“For the love of money is the root of all evil: which while some coveted after, they have erred from the faith, and pierced themselves through with many sorrows.”
The rich, the truly rich, do not love money. Those that spend money, hoard money, focus on the money, and only care about making sure everyone has enough money are those that love money. The rich make their money go to work. Yang lies when he says, “…poor people tend to be much more careful with their money than rich people.” That is simply not borne out by the evidence. For all the supposed ease of UBI that these authors espouse, Graeber himself refutes it when he says, “The moral of the story is that when a profit-seeking enterprise is in the business of distributing a very large sum of money, the most profitable thing for it to do is to be as inefficient as possible.” Governments are still profit seeking enterprises, and nothing would clog the system more than endless immigrants, the bureaucracy of a Freedom Dividend or Social Credit and the hassle of numerous part-time jobs. For everyone to benefit we cannot waste time going after the money.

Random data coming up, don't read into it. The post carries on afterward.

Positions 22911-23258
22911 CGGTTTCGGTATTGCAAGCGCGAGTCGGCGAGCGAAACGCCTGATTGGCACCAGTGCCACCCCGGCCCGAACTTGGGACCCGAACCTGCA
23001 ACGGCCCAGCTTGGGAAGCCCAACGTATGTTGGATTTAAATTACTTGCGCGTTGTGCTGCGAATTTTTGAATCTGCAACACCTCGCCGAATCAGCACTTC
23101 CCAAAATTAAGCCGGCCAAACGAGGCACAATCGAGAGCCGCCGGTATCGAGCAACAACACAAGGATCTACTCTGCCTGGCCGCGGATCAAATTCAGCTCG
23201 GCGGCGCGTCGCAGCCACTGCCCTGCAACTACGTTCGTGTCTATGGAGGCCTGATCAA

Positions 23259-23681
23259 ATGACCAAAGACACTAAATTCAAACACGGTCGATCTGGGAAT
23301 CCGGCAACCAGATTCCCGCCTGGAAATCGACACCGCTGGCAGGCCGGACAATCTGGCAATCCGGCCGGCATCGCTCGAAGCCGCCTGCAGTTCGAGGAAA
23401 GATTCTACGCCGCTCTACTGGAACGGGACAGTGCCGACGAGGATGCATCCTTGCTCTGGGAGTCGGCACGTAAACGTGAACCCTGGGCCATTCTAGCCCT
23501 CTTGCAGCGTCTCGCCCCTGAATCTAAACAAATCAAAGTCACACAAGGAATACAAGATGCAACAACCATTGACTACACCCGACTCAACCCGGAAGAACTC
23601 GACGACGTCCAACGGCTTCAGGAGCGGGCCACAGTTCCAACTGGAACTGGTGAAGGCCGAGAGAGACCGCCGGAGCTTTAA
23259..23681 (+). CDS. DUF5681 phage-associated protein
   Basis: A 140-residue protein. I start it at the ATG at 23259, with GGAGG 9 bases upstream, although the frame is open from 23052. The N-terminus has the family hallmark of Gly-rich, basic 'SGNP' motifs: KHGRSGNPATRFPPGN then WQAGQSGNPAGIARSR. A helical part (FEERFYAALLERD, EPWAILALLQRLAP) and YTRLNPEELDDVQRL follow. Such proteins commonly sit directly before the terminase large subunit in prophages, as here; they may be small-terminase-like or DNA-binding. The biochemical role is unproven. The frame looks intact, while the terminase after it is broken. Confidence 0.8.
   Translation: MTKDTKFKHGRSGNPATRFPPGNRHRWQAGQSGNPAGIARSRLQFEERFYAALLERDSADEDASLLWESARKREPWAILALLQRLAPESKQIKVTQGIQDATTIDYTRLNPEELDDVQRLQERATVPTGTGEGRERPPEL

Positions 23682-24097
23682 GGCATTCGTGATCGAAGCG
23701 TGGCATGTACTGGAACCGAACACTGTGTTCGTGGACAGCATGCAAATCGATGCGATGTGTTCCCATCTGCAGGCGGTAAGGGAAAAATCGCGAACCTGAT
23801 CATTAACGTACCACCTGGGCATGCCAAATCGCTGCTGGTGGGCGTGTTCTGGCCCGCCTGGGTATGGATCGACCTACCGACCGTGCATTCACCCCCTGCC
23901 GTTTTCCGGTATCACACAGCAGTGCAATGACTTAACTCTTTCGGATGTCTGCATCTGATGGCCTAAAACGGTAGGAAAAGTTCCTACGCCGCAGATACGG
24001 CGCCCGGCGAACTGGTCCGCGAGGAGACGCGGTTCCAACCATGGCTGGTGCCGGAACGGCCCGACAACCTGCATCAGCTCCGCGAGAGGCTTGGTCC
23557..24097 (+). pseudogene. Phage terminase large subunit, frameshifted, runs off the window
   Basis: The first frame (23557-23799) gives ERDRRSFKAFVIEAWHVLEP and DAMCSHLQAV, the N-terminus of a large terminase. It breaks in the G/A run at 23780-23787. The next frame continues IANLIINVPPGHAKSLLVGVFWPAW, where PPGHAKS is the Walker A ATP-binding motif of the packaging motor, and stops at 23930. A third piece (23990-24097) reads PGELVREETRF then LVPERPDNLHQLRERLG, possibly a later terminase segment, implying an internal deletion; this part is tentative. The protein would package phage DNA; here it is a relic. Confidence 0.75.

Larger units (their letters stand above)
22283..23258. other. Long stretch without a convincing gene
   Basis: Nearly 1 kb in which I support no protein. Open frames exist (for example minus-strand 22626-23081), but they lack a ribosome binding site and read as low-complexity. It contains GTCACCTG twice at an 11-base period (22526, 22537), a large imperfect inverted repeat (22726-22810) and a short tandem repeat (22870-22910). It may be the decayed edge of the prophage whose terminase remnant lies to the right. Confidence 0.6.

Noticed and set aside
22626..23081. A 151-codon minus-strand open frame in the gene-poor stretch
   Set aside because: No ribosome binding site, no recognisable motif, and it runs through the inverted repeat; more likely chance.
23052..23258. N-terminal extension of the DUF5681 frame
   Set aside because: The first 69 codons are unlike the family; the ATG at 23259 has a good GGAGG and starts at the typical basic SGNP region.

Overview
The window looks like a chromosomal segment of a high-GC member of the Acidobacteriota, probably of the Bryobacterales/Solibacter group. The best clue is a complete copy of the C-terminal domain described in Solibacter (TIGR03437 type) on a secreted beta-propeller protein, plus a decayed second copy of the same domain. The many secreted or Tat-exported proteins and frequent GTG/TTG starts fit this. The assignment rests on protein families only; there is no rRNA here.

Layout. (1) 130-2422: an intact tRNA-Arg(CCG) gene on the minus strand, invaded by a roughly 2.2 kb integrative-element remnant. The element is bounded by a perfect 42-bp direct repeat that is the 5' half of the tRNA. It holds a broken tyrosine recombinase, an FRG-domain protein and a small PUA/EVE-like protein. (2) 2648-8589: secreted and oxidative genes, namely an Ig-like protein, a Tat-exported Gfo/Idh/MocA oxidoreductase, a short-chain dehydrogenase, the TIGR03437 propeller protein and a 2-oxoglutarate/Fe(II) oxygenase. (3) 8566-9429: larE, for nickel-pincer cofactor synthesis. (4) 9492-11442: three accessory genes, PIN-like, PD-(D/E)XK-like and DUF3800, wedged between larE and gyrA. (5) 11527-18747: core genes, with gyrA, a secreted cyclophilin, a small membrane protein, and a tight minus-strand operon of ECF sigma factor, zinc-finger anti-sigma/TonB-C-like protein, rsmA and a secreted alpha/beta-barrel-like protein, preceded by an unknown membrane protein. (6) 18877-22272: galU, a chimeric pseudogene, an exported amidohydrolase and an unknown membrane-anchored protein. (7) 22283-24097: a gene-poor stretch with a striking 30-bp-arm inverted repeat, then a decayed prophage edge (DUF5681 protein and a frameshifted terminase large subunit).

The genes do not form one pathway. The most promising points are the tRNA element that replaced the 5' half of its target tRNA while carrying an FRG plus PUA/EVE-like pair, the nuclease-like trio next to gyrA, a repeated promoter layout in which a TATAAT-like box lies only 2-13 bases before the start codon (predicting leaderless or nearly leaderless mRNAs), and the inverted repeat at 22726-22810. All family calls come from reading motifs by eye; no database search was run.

The number one problem with our world is the immense complexity at play. This renders every solution to every problem inert, stillborn at moment of conception, destined to be the play things of over-intellectualised and over-socialised pseuds. Thiel goes against these men and their prophecies of a heavenly realm when he says: “Religious fundamentalism, for example, allows no middle ground for hard questions: there are easy truths that children are expected to rattle off, and then there are the mysteries of God, which can’t be explained. In between—the zone of hard truths—lies heresy.” UBI and similar policies are the easy, inevitable truths that these new proselytizers spout. The mysteries of God are why we are so much better off without ever having planned it. Rutger calls UBI “… the capitalist road to communism” and he isn’t wrong, but that is not a road we haven’t travelled, and it is not a road to the future. It may be heretical to progressive and neoliberal thought, but the way forward will only happen when strong men search for the truth.Towards the end of Zero to One Thiel talks about how to create a startup team, particularly in regards to the CEO. He does not think the CEO should be an obvious salesman, and says, “All salesmen are actors: their priority is persuasion, not sincerity.” This sentiment sums up the three authors of the books discussed. They are salesmen. They are trying to sell you a lie. Graeber is a grungy hippie trying to get you to come to his retreat and drop out of society. Rutger is a slick car salesman trying to upsell you on the latest SUV with all the amenities. And Yang is probably the most insincere because he’s the banker selling you a loan, all smiles and nerdy slogans while he’s exchanging your future for the present. Only Thiel is the genuine CEO, the guy who has a true vision for each member of his team, which is all of us. Or it could be, if he were king.